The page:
Saskatchewan is moving through its reopening plan as more people continue to get their first and second doses of the COVID-19 vaccine.
However, health experts want people to remain vigilant and be aware of the spreading of COVID-19 variants of concern. There have been 6,417 confirmed Alpha variant cases so far in the province.
Saskatchewan Health Authority (SHA) head clinical microbiologist Dr. Joseph Blondeau says while it’s fantastic the provincial government goals are being met for vaccinations, the virus will not just up and disappear.
“Yes summer is here, yes we all want to get back to normal, we want to be outside, we want to be socializing, all those things we have been restricted from doing,” Blondeau said.
Blondeau says with restrictions easing, there will be some resemblance of normalcy in life similar to pre-pandemic. He says it will be important for people to choose who they socialize with wisely.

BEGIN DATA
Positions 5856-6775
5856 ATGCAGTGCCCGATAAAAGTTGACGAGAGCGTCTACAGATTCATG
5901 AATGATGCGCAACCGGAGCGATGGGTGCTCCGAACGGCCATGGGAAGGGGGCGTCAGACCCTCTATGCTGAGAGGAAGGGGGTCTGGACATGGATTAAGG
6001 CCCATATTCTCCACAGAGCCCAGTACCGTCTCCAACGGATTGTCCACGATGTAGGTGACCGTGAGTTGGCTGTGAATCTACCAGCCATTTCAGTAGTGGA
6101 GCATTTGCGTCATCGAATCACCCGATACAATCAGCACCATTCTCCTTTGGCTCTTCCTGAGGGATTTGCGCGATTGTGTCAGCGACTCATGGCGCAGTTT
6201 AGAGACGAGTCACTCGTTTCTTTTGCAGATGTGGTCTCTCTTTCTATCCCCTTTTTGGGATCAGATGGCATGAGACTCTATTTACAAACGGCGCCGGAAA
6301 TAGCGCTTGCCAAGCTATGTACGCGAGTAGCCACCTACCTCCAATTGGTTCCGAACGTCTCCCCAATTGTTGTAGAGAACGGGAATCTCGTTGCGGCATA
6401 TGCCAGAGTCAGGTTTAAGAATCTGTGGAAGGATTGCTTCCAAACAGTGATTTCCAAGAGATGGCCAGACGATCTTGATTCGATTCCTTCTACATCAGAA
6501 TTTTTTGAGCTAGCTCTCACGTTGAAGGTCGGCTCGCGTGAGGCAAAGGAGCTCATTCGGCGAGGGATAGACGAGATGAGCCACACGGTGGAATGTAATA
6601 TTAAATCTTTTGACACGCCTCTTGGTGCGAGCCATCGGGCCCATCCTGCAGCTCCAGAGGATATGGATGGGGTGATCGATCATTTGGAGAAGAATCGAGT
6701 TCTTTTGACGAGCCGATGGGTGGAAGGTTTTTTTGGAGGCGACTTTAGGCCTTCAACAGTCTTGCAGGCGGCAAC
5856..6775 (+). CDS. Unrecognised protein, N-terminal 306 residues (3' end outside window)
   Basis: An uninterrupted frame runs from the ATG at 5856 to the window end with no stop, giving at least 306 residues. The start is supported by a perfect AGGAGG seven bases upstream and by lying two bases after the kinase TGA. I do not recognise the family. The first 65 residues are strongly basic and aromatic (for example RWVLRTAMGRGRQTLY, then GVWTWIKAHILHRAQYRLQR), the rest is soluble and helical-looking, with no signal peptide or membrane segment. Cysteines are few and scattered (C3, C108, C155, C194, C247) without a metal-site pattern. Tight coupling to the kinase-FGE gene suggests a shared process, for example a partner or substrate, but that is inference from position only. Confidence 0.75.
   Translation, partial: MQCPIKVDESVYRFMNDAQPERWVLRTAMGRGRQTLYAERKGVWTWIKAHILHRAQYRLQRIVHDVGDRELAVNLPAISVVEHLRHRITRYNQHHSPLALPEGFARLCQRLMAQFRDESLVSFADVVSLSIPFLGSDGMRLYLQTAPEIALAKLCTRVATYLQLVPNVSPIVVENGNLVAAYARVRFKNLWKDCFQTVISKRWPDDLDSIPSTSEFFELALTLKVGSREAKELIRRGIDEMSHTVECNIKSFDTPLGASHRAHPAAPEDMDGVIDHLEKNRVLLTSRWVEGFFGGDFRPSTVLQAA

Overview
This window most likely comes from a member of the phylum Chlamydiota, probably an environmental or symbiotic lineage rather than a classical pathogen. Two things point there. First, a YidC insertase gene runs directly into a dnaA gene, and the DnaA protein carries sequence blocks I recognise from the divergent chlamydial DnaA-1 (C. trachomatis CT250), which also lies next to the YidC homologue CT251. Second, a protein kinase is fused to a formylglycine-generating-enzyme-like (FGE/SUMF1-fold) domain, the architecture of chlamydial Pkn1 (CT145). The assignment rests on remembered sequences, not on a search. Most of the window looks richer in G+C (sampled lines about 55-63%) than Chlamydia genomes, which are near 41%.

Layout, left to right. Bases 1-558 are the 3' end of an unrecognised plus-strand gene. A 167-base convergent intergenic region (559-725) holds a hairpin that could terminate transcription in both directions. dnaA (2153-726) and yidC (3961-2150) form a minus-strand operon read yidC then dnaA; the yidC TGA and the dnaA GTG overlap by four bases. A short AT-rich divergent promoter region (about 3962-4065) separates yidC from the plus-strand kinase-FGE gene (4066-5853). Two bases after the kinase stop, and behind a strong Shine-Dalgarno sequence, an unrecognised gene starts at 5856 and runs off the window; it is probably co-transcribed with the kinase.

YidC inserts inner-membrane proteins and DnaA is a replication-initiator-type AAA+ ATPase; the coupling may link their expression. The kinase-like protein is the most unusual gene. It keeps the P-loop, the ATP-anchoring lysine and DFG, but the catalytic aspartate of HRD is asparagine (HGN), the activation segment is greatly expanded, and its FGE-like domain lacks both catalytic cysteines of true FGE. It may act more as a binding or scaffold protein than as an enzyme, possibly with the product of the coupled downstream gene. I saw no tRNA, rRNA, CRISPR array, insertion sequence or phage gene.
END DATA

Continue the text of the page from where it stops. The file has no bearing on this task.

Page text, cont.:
“I think if you are going to be gathering with a group of people, it’s important to know who is vaccinated and who is not vaccinated,” Blondeau said.
On Sunday, the Saskatchewan government announced over 70 per cent of people aged 18 and older had received their first shot, and just under 70 per cent for those over the age of 12.
All remaining health measures in Saskatchewan will be lifted on July 11, it was announced Sunday.
“As we are now so close to the final threshold, we are able to announce that Step 3 will be fully implemented on Sunday, July 11,” Premier Scott Moe said in a statement Sunday.
That includes the lifting of the provincewide public masking mandate and no limits on gathering and event sizes.
Blondeau said people need to remember that being fully vaccinated gives a person a higher chance of not becoming infected with COVID-19 and any of its variants. As of Sunday, there were 11,971 variants detected by screening in Saskatchewan.
Blondeau says the higher the number of people getting both of their shots will decrease the number of COVID-19 cases and lower the chances of any variant spread and infection.
“If we could get to 100 per cent of people fully vaccinated, COVID cases would drop drastically, even to few cases,” he said.
“I still think we need to be careful going forward as individuals to protect ourselves and our families.
“The more people getting immunized the faster we can put this pandemic behind us.”
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